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How To Eat Potted Meat The Right Way

Potted meat is a food that you really want to look after. You can lose track of time while eating the good ones since they are as delicious as they are addictive. For this reason, you need to know how to eat potted meat the right way.

Not many people know this, but potted meat is far from a delicacy, if you’re on a camping trip, maybe it could be considered a luxury item. But in all honesty, most people either don’t like it or they don’t know how to eat it.

What is potted meat?

what is potted meatPotted meat is made by a process that using pressure and heat, turns raw beef into a fine powder. The powder is then combined with other ingredients and allowed to re-hydrate. The resulting product is referred to as potted meat. It can be eaten cold or heated up to an optimum temperature for consumption.

Potted meat is a term typically used for cured meats, like those made from hams or sausages. It’s also known as “canned” or “jarred” meats or processed meat. The process of making potted meat differs greatly from that of fresh meat, so the texture is often softer and includes additives such as seasonings, oils or flour to help preserve it during canning.

It is a type of preserved meat that has been dried, smoked, and sometimes salted or spiced. Potted meats have been around for centuries and were originally made by Mediterranean cultures. Potted meat was a staple of the 19th century when British soldiers are on campaign in India, where it was called “Preserved Bengal Meat”.

It is still popular today in certain parts of South Asia including Bangladesh and Pakistan, as well as among South Asian communities in the United Kingdom. It is cuts of meat that have been marinated in spices such as garlic, ginger, onions, and chili. The seasoning can be compared to canned venison

Potted Meat History

Potted meat is a product made from meat by the process of salting and curing in preparation for preservation. It dates back to early pre-historic times when methods of food preservation were limited. 

The word comes from the word pottle, which refers to a small container for liquids. The earliest description of potted meat comes from Charles Estienne’s cookbook of 1533, “The Good Huswifes Jewell” (although Estienne doesn’t name it as such).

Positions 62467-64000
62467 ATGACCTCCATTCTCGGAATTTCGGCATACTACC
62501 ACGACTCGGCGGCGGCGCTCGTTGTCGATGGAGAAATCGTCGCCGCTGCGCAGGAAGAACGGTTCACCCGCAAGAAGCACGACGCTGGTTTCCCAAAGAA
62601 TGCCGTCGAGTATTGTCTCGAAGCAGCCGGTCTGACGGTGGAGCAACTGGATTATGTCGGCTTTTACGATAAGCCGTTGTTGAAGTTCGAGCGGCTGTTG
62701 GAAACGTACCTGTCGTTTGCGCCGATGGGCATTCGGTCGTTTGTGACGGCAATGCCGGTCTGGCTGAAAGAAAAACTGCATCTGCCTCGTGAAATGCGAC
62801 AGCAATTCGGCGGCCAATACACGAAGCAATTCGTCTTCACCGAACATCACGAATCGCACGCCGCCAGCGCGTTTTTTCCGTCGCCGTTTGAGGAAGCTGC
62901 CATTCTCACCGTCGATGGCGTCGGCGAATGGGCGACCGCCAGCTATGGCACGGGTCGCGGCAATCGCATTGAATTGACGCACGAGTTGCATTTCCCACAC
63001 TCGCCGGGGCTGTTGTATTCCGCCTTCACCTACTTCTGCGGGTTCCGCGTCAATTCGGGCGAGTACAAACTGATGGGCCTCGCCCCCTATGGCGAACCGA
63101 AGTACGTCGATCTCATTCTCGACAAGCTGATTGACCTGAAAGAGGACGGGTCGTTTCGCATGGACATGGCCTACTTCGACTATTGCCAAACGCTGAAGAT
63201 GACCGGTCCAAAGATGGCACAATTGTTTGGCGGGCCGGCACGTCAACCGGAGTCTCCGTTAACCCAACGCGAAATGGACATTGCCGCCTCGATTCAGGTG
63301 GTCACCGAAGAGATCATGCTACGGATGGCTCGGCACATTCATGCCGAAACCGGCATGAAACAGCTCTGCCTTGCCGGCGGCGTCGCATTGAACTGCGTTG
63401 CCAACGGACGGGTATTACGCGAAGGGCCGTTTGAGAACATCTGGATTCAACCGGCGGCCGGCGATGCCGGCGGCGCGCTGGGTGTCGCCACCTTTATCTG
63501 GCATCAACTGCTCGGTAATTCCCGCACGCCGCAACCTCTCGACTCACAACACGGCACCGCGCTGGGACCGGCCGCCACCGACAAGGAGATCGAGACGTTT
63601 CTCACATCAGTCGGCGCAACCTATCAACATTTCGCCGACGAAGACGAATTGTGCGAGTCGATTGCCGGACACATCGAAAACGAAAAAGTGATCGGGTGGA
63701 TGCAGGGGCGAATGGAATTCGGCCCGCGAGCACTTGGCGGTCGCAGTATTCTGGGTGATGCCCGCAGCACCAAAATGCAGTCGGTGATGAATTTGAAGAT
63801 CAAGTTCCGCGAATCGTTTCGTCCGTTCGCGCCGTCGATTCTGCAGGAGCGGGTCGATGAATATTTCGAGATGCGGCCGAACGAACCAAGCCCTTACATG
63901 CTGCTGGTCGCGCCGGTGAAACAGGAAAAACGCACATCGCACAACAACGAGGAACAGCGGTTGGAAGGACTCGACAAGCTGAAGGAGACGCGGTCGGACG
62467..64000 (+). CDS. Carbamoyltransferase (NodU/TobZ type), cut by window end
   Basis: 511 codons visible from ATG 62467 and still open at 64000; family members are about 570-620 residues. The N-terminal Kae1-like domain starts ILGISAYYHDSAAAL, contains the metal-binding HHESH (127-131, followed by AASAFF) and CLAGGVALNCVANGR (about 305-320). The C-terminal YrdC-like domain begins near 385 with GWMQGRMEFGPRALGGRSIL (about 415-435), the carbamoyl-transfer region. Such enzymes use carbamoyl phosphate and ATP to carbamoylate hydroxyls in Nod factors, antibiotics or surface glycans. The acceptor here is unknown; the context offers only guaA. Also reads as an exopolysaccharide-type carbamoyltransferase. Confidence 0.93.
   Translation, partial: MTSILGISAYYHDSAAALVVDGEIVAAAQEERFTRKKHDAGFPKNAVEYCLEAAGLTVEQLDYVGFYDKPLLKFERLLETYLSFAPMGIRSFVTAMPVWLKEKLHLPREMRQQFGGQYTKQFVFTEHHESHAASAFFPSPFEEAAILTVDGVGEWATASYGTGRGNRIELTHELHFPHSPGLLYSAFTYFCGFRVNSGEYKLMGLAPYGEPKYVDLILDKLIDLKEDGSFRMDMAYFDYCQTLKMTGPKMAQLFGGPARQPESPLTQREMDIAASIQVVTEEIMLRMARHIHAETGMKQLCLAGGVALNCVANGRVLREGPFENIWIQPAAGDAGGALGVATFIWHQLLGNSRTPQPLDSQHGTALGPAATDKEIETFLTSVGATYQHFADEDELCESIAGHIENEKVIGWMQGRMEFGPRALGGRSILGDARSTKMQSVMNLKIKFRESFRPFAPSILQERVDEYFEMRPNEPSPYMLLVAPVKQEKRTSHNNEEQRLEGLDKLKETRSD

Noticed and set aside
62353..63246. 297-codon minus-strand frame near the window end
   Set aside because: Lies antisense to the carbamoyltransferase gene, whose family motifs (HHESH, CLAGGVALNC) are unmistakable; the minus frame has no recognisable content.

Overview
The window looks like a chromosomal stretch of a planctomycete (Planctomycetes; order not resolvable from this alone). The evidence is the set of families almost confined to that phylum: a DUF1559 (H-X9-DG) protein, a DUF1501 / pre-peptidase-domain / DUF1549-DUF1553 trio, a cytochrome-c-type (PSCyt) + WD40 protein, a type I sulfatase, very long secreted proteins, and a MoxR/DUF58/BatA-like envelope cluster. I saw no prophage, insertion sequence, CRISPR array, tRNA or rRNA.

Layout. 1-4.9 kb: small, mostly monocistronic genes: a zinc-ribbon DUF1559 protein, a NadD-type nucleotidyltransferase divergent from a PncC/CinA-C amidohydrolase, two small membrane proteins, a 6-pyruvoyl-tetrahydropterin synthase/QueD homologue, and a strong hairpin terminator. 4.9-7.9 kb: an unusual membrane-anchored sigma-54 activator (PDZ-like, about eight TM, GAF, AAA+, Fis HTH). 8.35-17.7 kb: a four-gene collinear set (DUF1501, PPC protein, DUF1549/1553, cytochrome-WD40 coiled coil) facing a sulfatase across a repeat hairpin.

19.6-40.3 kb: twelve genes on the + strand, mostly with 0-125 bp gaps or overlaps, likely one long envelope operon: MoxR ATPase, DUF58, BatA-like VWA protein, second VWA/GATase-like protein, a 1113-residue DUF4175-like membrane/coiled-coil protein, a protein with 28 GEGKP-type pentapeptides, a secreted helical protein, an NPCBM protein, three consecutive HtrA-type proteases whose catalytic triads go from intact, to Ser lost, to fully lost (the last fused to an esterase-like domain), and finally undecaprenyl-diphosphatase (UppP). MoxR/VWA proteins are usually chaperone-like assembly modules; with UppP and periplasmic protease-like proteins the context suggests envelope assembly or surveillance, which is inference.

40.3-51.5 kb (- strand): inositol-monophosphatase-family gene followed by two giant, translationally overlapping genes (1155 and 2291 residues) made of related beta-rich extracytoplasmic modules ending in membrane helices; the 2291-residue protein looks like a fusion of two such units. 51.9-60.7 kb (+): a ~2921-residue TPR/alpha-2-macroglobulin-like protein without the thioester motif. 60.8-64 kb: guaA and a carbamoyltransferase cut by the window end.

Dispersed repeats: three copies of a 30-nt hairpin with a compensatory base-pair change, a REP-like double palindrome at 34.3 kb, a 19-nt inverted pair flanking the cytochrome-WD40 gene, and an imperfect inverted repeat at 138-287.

Moreso, there is a lot of history surrounding potted meat, much of which can be traced back to the Civil War. Before then, the process for making potted meat was in place but it wasn’t quite yet called “potted meat.” The term “potted” refers to the fact that the meat still contains much of its original moisture (the chopped pieces would fall out of the tin and into your pot when opened).

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Potted Meat ingredients

Potted Meat ingredientsWhile there are several different brands of potted meat, the ingredients are typical between products. Here are the ingredients used in making potted meat. Curing, smoking, and adding other ingredients are also common practices in order to create the desired flavor

Potted Meat Ingredients are a meat substitute that comes from a base of soy protein and contains no artificial preservatives or flavorings. Its ingredients are a combination of ground pork, salt, seasonings, and an acid-like brown sugar to preserve it.

It is packaged in a pouch similar to that of snack foods. Very popular in times of emergency or social dissent as it provides the same sort of feeling as meat without any of the negative side effects of ordinary meat products.

Potted Meat is salty, thanks to smoke flavor added during the smoking process, and is best served cold. 

How to eat potted meat the right way

Potted Meat

Potted meat! It’s made from the flesh of a cow, pig, or sheep and has been salted, spiced, and sealed for your devouring pleasure. Remove the bare minimum of potted meat then use your spoon to break up some potted meat (some people like to leave it chunky but it’s better to be smooth). Mix ingredients together and eat it all together.